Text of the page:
Whistleblower Update

While the absurd case brought against Anne Mitchell and Vickilyn Galle; two Registered Nurse Whistleblowers in Kermit, TX is long over.  (I discussed their heroic story in a previous Blog post.) The criminal case surrounding the physician involved is just wrapping up.

The physician, Dr. Arafiles, was originally reported to the Texas Medical Board for unsafe medical practice concerns in 2008 and has finally gone to court and plead guilty on November 7, 2011 to criminal charges of felony retaliation against Anne and Vickilyn and misuse of information.  He will now be forced to surrender his medical license, albeit as a part of a plea deal.  Three other men involved in retaliation against these nurses: a sheriff, a lawyer, and the hospital CEO have all been convicted of retaliation and misuse of information and are serving prison time.

It is truly shocking the history this physician had already established with the texas medical board, prior to the complaint filed by Anne and Vickilyn.  A recent article in The Texas Observer written by Saul Elbein discusses in detail the lengthy history of medical malpractice complaints and license limitations placed by the Texas Medical Board over about a 10 year period against Dr. Arafiles;  the entire time still being allowed to practice in Texas.  He was also able to move around the state and start new jobs and care for new patients.  Patients that had no idea of his past professional misconduct.

If the hospital in Kermit, TX knew about these past licensing restrictions and malpractice complaints why would they hire him? If they hired him, why not then for the well-being of their patients, make him disclose this information to all of his patients and let them decide if they wanted him as their doctor.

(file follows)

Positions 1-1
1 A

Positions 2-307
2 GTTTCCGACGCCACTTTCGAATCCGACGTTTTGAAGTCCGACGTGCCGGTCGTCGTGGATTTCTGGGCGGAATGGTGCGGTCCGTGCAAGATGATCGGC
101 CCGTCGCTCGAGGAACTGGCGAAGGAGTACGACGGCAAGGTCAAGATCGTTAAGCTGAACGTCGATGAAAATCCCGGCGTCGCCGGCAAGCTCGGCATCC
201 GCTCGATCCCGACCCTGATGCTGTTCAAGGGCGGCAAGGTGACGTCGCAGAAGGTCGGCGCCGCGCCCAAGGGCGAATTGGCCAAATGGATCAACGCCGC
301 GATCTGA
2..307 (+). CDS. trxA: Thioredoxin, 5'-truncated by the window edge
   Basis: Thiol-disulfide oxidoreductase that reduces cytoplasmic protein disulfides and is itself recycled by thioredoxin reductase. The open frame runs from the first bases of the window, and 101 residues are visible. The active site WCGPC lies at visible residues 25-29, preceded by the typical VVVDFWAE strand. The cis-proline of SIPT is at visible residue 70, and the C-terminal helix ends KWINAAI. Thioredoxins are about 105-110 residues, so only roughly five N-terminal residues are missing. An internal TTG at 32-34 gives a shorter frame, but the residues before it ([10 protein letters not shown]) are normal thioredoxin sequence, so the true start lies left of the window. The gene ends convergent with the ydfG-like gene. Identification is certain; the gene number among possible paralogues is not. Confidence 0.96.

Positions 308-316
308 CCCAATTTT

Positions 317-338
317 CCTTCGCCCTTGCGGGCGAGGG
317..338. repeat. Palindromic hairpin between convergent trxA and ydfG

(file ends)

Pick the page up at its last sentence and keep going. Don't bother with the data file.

Reading through articles about this case, one interesting recent policy change at the Texas Medical Board I found surprised me. Complaints against physicians can no longer be made anonymously.  This is very angering to me. Allowing complaints to be filed without the fear of retaliation is important. Having to place your name on a complaint will in no doubt deter valid complaints from being filed.

The front page of the Texas Medical Board website states:

Our mission is to protect and enhance the public’s health, safety and welfare by establishing and maintaining standards of excellence used in regulating the practice of medicine and ensuring quality health care for the citizens of Texas through licensure, discipline and education.

The change to this policy makes a very strong statement by the Board in obvious protection of physicians in Texas.

They fail their stated mission: to protect the public.

For the sake of comparison, in the State of Texas; The Nursing Board very clearly states on their website that complaint information will be kept confidential even if the nurse is disciplined.

Each of us has the chance to become a patient in a hospital at any moment in time. It is important that patients have this valuable information available to them.  We have the right to feel safe and secure in the care we are receiving.  Sadly it seems, we have to do our own research into those that provide us care.

During an emergency, if you can’t breathe, you place trust in the institution that they have done this research already and the people helping you are safe to practice.  It’s hard sometimes to have that blind trust after reading stories like this.

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